Dispelling the Myth and Changing Focus

Dispelling the teacher mythology about reform means that teachers should act as if we are respected professionals. Rather than recording ourselves crying in cars; we need to be publishing papers in our content areas. Instead of rallying at the statehouse at the behest of a teacher’s union, we need to be presenting new ideas to foundations and lawmakers, looking for reform opportunities that exist outside of the bureaucratic educational structure. Students need us, and we cannot allow a corrupt bureaucratic structure to destroy the good work that can still occur in classrooms daily.

I came to these conclusions years ago, and decided to avoid the gray mediocrities in the educational bureaucracy. They aren’t there to help teachers. Instead, I worked on publishing content-area articles and academic books. This work attracted the attention of a science foundation in Indianapolis, and they funded a new teacher education program where secondary teachers collaborated with professors. The foundation and I worked together to get state funding; we partnered with a public university and added a workforce education component with private money.

I wrote textbooks in my content area that are vastly more effective than what the big textbook producers create and got them published by Rowman & Littlefield Education.12 Then I got grant funding through the Indiana Dept. of Education to buy classroom sets. I then applied to present underlying methodology with the National Council for Social Studies, and was accepted to do so in 2016.

Because of my papers in Skeptic, in the summer of 2022, I had the opportunity to meet personally with the faculty of MIT’s Open Learning Department, where, in a school that is mercifully free of an actual education department, I saw an opportunity to develop new programs outside of the current structure. Instead of rallying at the statehouse with the union, I set up meetings with lawmakers and presented plans. In 2023, the Indiana State Teachers Association lost its right to even have discussions over working conditions,13 but the effort I was involved in gained a million dollars in annual funding for a new and innovative form of education for in-service teachers.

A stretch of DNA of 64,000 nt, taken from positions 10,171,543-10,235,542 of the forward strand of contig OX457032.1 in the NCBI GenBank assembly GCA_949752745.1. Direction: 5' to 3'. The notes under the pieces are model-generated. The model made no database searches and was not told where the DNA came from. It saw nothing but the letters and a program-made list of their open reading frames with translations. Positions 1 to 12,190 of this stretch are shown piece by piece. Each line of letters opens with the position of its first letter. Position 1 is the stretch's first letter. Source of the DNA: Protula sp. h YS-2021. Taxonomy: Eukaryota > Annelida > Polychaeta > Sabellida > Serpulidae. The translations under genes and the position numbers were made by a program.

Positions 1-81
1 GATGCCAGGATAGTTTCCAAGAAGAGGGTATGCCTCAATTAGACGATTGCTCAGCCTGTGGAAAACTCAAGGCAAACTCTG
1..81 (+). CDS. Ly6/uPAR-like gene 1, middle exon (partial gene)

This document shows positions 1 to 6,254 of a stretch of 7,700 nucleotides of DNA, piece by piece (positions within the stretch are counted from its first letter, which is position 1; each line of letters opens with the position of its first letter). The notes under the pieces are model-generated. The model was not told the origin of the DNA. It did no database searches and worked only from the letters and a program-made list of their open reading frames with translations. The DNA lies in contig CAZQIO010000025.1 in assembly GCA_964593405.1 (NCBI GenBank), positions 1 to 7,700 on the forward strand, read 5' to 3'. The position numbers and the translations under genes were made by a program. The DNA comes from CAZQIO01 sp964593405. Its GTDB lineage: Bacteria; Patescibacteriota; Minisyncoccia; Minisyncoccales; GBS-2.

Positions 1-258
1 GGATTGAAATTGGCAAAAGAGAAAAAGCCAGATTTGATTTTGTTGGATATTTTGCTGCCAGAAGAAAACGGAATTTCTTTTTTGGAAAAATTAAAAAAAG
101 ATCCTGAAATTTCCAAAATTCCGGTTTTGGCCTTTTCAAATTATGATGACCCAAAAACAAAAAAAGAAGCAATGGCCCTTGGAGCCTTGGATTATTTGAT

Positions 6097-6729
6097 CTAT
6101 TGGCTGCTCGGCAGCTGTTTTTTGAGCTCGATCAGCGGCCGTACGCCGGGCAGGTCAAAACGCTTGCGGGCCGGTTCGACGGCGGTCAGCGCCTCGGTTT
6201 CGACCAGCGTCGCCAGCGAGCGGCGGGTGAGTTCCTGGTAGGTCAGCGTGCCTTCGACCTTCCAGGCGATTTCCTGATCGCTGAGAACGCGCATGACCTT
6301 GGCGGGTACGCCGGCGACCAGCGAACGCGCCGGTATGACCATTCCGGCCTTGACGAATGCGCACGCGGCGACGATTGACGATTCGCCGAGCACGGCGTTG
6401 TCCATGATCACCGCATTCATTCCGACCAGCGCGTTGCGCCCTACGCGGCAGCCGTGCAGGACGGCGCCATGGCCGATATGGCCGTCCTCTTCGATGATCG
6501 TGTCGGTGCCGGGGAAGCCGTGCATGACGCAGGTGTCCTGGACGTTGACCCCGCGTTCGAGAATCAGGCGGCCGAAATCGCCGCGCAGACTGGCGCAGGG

Because I stopped believing in the great teacher mythology, I was also able to shed the great teacher inferiority complex. No one in the scientific community ever looked down on me. The politicians in my conservative state, including Senator Jeff Raatz (R) who is the Education Chairperson, all listened intently, expressed support for new programs that help students, and then they actually appropriated funding.14

I am a public-school teacher with over two decades of experience, and the only thing against me is the educational bureaucracy, including the unions who perpetuate the “teachers-will-suffer-until-reform-happens” myth that is supposed to support me.

But all that is okay. Because of MIT’s Open Learning Department, I have seen the future of education. Schools will only need to focus on teaching students two things: how to become interested in a subject, and then how to develop an academic skill set necessary to satiate that interest. Teachers will earn respect as knowledge producers because they will be generating curricula that is directly connected to the community needs. You can read about all the practical details of how this will work in the “Education Matters” issue of Skeptic.

This future is not a fantasy; it’s already here, and economic forces are molding its creation faster than anyone could have imagined. Everything just needs to be connected and expressed in a vision that the public understands. Because I was able to dispel the great teacher mythology and shed my inferiority complex, I have seen a future of respected teachers, engaged students, supportive parents, and a workforce whose needs are being met.

I have seen the future, I plan to actively help shape it, and the educational bureaucracy is not in it. END

About the Author

Dr. Chris Edwards teaches History and English at a public high school in Indiana. He is a frequent contributor to Skeptic and the author of numerous books with Rowman & Littlefield Education. He can be reached at [email protected].

References
  1. Russell, B., Egner, R. E., & Denonn, L. E. (2010). The Basic Writings of Bertrand Russell. Routledge.
  2. Robbins, A. (2023). The Teachers: A Year Inside America’s Most Vulnerable, Important Profession. Dutton, an imprint of Penguin Random House LLC.
  3. The Learning Network. (2022, November19) https://bit.ly/468FC4M
  4. Yoeli, Erez; Hoffman, Moshe. (2022) Hidden Games: The Surprising Power of Game Theory to Explain Irrational Behavior. Basic Books.
  5. Kendi, I. X., & Schmidt, A. (2022). How to Be an Antiracist. btb.
  6. Payne, R. K. (2013). Framework for Understanding Poverty. Aha! Process.
  7. https://youtu.be/mwdo17GT6sg
  8. Eskrow, K. (2022, May 10) https://bit.ly/3QTJ4fg
  9. McGee, K. (2017, November 28) https://bit.ly/3MB2ov6
  10. https://bit.ly/3QTVN1t
  11. Hartocollis, A. & Fawcett, E. (2023, February 1). https://bit.ly/3Szzi34
  12. https://bit.ly/3MCneKK
  13. Bill limiting discussions between teachers, administrators heads to Gov. desk (wrtv.com)
  14. https://bit.ly/468Tv31

This article was published on November 10, 2023.